In the investigation of 58 children were hospitalized with sinusitis, and eight (13.8%) had cranioencephalic complications for an annual incidence of 1.6% and a sex ratio of 5 boys to 3 girls by Hôpital d’instruction des armées Omar Bongo Ondimba Service, disorders of consciousness were found in five cases, with a mean Glasgow score of 9 (range: 7-13). Seven children had multifocal sinusitis and one frontal sinusitis. Five children had a subdural empyema, two associated with thrombophlebitis of the sagittal sinus, one with a brain abscess with thrombophlebitis of the sagittal sinus, and another with meningitis and thrombophlebitis of the sagittal sinus. Two children had osteomyelitis of the frontal sinus table, including a frontal lobe abscess for one. Another had multiple cerebral abscesses. Five children had sinus and neurosurgical drainage, two sinus drainage only, and one neurosurgical drainage only. Microbiology was positive for microbes in four cases: Streptococcus eqinus (one case), Staphylococcus aureus (one case), both S. pneumoniae and Haemophilus influenzae (one case), and Aerococcus viridans (one case). Outcome was favourable in seven cases, including four without sequelae. Two children had recurrences, and one died(28)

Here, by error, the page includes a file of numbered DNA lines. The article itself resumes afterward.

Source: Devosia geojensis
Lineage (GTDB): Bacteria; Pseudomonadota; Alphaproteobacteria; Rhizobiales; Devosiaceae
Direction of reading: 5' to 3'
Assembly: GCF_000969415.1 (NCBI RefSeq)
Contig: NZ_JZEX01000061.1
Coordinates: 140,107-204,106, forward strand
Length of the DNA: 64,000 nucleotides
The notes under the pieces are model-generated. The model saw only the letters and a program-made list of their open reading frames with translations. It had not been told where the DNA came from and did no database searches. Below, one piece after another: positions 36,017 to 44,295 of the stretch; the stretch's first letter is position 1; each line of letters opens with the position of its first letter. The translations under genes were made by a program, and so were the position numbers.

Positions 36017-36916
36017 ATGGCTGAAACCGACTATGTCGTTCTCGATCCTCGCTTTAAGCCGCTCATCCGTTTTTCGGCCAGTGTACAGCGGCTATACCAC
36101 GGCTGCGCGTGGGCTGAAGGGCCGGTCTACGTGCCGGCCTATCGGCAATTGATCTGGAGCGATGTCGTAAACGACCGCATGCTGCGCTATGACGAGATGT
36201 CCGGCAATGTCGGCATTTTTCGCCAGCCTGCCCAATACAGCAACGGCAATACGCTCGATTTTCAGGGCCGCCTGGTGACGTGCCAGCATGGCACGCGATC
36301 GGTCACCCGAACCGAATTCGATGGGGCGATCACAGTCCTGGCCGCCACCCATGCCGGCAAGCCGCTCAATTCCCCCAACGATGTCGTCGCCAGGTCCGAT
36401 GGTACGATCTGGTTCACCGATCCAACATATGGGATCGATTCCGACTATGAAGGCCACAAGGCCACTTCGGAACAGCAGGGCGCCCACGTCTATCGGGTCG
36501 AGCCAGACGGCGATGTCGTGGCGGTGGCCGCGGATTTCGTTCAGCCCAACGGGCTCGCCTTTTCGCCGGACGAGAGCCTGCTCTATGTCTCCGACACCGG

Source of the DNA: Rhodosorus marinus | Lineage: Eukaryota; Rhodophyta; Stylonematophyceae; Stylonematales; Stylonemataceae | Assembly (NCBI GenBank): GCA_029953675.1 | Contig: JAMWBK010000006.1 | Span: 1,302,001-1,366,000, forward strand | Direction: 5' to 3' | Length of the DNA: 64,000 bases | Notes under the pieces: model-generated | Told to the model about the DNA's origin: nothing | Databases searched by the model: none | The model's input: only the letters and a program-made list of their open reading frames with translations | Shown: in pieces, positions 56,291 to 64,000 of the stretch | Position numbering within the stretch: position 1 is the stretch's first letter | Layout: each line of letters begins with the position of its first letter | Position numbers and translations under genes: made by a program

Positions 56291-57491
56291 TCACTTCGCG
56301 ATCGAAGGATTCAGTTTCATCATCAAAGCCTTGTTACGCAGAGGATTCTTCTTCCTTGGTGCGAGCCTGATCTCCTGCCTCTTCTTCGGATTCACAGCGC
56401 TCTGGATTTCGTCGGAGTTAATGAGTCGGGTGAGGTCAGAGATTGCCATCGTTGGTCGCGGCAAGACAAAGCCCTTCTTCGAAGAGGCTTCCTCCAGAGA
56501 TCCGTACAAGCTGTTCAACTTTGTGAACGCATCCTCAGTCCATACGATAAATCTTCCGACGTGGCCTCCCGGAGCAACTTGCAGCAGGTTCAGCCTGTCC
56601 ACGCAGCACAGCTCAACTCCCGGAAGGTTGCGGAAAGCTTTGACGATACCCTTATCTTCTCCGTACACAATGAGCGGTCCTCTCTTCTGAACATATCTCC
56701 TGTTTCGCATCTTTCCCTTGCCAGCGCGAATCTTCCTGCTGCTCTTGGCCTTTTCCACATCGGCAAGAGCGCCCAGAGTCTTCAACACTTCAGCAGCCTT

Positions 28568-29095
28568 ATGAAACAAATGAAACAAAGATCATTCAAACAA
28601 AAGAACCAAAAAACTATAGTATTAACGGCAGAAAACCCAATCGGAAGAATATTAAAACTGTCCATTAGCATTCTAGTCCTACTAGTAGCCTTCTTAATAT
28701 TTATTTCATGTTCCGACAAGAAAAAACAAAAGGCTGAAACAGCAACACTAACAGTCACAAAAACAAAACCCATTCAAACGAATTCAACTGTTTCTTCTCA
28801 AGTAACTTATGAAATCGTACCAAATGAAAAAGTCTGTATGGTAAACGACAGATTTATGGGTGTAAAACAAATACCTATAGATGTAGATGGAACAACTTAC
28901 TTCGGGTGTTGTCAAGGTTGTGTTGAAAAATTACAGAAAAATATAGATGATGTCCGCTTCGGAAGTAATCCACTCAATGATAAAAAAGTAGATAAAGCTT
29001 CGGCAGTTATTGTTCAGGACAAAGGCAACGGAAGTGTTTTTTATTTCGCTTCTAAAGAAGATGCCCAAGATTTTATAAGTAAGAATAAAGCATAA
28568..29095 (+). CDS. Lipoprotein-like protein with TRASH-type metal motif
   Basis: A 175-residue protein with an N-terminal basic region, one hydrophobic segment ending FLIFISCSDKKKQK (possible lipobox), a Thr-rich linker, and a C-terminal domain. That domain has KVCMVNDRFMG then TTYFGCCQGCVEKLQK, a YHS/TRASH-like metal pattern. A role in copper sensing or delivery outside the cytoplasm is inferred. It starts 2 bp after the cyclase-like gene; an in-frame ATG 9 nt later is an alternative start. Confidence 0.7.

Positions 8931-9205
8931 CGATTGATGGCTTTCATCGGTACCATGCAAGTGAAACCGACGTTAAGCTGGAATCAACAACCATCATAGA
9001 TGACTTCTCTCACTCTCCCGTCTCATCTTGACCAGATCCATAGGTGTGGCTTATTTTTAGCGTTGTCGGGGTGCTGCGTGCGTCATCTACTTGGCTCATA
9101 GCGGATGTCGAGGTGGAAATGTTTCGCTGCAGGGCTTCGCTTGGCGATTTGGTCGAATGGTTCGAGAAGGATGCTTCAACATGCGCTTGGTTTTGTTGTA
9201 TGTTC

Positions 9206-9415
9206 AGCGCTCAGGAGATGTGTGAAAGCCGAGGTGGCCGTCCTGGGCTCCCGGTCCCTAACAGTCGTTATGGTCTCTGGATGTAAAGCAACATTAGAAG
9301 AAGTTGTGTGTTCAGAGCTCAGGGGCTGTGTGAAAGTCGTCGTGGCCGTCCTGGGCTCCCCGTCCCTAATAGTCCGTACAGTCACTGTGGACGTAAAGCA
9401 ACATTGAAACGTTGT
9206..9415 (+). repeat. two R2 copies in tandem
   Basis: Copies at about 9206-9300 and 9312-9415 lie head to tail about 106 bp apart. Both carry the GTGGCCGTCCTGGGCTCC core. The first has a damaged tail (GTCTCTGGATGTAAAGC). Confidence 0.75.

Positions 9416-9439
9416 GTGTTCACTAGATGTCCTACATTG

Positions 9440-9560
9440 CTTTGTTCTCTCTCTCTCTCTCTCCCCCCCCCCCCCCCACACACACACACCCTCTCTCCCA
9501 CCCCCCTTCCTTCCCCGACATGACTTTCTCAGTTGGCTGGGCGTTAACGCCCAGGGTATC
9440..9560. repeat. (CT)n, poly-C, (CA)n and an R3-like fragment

5. Etc.
B. Diseases associated with Sinus headache
1. Humoral immunodeficiency and granulomatous disease
Although there are many similarities of allergic rhinitis and Sinus headache, Patients with allergic rhinitis do not necessarily have more severe chronic rhinosinusitis as assessed by symptom scores, nasal endoscopy, or computed tomography staging. However, at least in pediatric patients with chronic rhinosinusitis who undergo surgery, consideration of allergy and allergy treatment appears to improve surgical results. . Rhinosinusitis is among the most common infectious complications of humoral immunodeficiency, and humoral immunodeficiency is not uncommon in patients with refractory chronic rhinosinusitis. Patients with granulomatous disease causing rhinosinusitis, such as Wegener’s granulomatosis, appear to suffer from a symptom burden that is equivalent to the broader population of chronic rhinosinusitis patients(20)
2. Nasal polyps and asthma